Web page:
> passed a *copy* of the updated state, which might be unefficient, no
> (if the computation works on large data sets)?

This gets problem and implementation-dependent quickly, but I think
in principle it would be a good idea to ensure that only immutable
objects bearing information about state could be carried on events
propagated via the monitoring framework.  At the same time, in some
cases, it might be good to allow monitors to halt or change
execution via established interfaces.  JMX provides some good
examples to think about here.  You can start and stop web
applications in Tomcat, for example, via JMX and you can see how
many active sessions there are, etc; but you can't get a reference
to a user session to play with (at least I hope not :)
>   - The iterations should stop at some point. If the maximum iteration
> count has been reached, an exception should generally (but not
> necessarily) be thrown, this is taken care of by the Incrementor.
> Otherwise, it means that the algorithm has reached a *satisfactory*
> state. What satisfactory means depends on the actual problem at hand.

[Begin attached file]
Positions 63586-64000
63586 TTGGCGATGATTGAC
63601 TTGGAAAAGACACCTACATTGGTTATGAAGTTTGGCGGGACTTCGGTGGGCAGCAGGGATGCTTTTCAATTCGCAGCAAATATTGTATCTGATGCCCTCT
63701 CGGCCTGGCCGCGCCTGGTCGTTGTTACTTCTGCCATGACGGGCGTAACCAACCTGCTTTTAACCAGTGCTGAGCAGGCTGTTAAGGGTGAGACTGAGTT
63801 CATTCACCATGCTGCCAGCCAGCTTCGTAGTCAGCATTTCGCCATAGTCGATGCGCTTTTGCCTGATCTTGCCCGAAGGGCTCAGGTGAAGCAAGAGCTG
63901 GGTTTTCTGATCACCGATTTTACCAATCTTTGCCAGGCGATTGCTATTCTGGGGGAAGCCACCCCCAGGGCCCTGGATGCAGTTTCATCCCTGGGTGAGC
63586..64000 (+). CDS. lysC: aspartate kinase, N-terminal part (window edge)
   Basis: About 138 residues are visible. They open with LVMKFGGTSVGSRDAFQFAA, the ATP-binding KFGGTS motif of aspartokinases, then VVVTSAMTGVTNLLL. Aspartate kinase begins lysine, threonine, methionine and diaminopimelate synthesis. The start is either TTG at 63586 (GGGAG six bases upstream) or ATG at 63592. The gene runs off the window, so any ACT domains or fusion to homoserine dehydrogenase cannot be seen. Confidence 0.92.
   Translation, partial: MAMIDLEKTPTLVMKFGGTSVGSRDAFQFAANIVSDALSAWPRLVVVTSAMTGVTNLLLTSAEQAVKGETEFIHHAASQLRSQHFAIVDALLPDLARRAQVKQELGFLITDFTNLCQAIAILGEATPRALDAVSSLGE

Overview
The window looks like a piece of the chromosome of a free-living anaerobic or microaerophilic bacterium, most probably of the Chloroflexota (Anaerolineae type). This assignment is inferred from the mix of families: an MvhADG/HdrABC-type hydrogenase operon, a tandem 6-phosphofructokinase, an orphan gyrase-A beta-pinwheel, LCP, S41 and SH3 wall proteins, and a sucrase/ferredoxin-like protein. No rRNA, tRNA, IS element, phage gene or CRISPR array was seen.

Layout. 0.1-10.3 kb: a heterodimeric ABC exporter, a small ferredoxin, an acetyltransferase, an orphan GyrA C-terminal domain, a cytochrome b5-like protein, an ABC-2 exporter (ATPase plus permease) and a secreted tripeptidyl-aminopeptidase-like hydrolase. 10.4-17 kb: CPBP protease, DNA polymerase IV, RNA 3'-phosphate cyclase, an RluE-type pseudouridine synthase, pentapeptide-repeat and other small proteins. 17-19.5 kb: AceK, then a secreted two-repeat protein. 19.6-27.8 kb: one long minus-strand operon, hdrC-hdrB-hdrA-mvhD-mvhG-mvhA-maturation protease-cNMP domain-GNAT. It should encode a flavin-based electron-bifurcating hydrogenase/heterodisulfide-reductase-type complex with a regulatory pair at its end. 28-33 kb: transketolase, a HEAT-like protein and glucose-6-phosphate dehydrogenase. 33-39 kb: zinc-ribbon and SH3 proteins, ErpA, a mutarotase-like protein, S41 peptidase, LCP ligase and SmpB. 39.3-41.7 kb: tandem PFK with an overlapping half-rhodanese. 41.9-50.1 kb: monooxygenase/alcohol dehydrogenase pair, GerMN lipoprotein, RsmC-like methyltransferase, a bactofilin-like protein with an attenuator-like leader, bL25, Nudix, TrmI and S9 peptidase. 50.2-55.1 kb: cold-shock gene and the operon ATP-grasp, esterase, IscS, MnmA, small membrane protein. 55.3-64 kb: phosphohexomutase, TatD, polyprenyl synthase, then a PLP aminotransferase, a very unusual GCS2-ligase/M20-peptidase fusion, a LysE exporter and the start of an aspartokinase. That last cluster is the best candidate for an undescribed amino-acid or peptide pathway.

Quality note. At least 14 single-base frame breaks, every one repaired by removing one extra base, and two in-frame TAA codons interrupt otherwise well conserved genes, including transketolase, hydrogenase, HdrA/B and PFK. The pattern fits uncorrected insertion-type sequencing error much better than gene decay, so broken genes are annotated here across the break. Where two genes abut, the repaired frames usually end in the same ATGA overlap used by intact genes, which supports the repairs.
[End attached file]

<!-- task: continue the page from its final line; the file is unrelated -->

> For optimization purposes, it really means "stable": the current
> solution is not much different from the previous solution (the
> previous state must be kept in some place). For linear solvers, it
> means: the residual is small enough (only the current state is used).
> Both approaches might be reconciled by the same method hasConverged()
> which would take anything as a parameter (a pair of RealPointValuePair
> --previous and next--, a residual,...).

Here we have the StoppingCondition again.
> So a few concepts emerge: Iterative Algorithm, State, Incrementor,
> Observer (or monitor, or listener...), Convergence Criterion.
> Maybe that takes us too much on the philosophical side, in which case
> the discussion should be closed soon. As for me, I'm very much
> interested...

The tricky bit here is a) how to encapsulate state in a generic way
that has enough substance to it to be actually useful and b)
similarly how to do the same for convergence.  I am probably too
influenced by the topological connotation of the latter term which
makes it seem basically different to me from what we have in the GA,
where we are not really trying to engineer convergence of a sequence
in any topological space.  But it could be they can rightly be seen
as the same and Population in the GA should be a sublcass of
whatever we end up calling iterative algorithm state.

Another tricky bit is that in some of the examples you gave, history
as well as current state must be available to the StoppingCondition
- so just passing it current state is not enough.   It might
actually be better for the StoppingCondition to be what you are
calling a monitor - an event listener that can subscribe to the
events carrying the information that it needs.

As I said on the other thread, I think in any case a generic event
framework to support the "monitoring" requirement would be a good
thing to develop.

> Sebastien